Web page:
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Dow Chemical to cut $1 billion in 3 years

Dow Chemical Co., the No. 1 U.S. chemical maker by sales, says it is looking to cut fixed costs by $1 billion in the next three years, building on reductions that have helped boost margins.

Dow Chemical Co., the No. 1 U.S. chemical maker by sales, says it is looking to cut fixed costs by $1 billion in the next three years, building on reductions that have helped boost margins.

Shares of the company, which reported a better-than-expected profit for the fourth straight quarter, rose nearly 4 percent.

Rival Dupont says it plans to shave off $1 billion of annual costs by 2019.

Dow, which says it had been cutting fixed costs annually by 3 percent since 2012, did not elaborate on the latest cost cuts.

Low raw material costs helped push up margins for the ninth straight quarter in Dow's plastics business, contributing to a 43 percent jump in net income in the three months ending September.

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Dow's plastics business has benefited from a shale boom in the U.S. that has pulled down prices of raw materials such as ethane and naphtha, giving the company an edge over oil-dependent European rivals.

Ethane crackers in North America could maintain their cost advantage status even at $80 oil, according to Howard Ungerleider, Dow's newly appointed chief financial officer.

Global benchmark Brent crude was trading at about $86 per barrel on Oct. 22, down about 25 percent since June.

"We would expect ... modestly lower margins in 2015," UBS analyst John Roberts says. He cut his price target to $54 from $59.

Dow's European operations will benefit from the fall in oil prices.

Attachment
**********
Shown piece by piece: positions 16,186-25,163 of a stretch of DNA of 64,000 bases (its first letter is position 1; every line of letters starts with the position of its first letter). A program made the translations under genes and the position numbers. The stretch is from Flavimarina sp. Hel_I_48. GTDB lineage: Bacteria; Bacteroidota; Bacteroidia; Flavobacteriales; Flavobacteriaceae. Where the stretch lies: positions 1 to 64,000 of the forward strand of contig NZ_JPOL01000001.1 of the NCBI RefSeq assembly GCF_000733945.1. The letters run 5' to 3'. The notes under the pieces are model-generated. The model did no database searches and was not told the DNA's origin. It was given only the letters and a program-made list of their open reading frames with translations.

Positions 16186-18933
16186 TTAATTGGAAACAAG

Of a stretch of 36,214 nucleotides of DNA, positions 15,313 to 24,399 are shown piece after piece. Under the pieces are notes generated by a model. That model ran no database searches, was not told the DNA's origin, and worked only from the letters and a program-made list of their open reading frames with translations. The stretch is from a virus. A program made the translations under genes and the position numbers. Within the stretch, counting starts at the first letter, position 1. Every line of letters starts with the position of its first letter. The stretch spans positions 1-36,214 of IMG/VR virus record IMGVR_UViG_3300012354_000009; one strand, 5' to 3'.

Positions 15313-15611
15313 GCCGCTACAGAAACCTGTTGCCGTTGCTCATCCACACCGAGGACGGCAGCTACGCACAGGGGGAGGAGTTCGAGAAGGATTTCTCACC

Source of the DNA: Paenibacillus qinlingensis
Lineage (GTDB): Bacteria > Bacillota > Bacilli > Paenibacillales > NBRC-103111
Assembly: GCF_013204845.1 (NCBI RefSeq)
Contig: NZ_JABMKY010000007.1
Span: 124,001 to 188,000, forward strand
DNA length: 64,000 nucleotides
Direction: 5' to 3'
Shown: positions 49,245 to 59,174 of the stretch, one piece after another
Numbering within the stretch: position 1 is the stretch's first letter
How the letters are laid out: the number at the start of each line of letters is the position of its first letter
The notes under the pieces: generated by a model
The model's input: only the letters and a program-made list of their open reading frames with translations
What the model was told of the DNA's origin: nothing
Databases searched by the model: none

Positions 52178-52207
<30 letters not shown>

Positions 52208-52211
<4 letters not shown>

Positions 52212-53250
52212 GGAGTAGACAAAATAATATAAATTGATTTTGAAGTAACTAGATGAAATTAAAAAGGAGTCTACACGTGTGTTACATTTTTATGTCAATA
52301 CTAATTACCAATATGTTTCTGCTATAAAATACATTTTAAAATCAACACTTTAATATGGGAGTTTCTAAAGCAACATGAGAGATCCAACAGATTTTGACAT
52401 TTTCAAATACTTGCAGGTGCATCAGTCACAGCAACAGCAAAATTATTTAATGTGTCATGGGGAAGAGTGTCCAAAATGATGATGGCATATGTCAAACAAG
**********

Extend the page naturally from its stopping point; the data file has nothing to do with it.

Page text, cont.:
"Our naphtha crackers (in Europe) will be making money they weren't a few months ago," says chief executive Andrew Liveris. He says there could be some "short-term pressure" from excess supply.

The performance of the petrochemical business might also help Dow ward off demands from hedge fund manager Daniel Loeb to separate the commoditized raw material units from specialty chemicals businesses.

"I think they have proven that the integrated business model is successful in petrochemical," says Stephen Hoedt, an analyst with Key Private Bank. "The large return of cash to shareholders has probably done more than enough to make the activists happy."

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Dow, which has narrowed its focus to packaging, electronics and agriculture, has a $4.5 billion share repurchase program and is looking to raise as much as $6 billion from asset sales.

Third-quarter earnings before interest, taxes, depreciation and amortization rose 31 percent in Dow's performance plastics unit, which makes products used by toy manufacturers, car makers and the packaging industry.

Adjusted profit was 72 cents per share, higher than the average analyst estimate of 68 cents.

Revenue rose 5 percent to $14.41 billion, beating the average analyst estimate of $14.31 billion.

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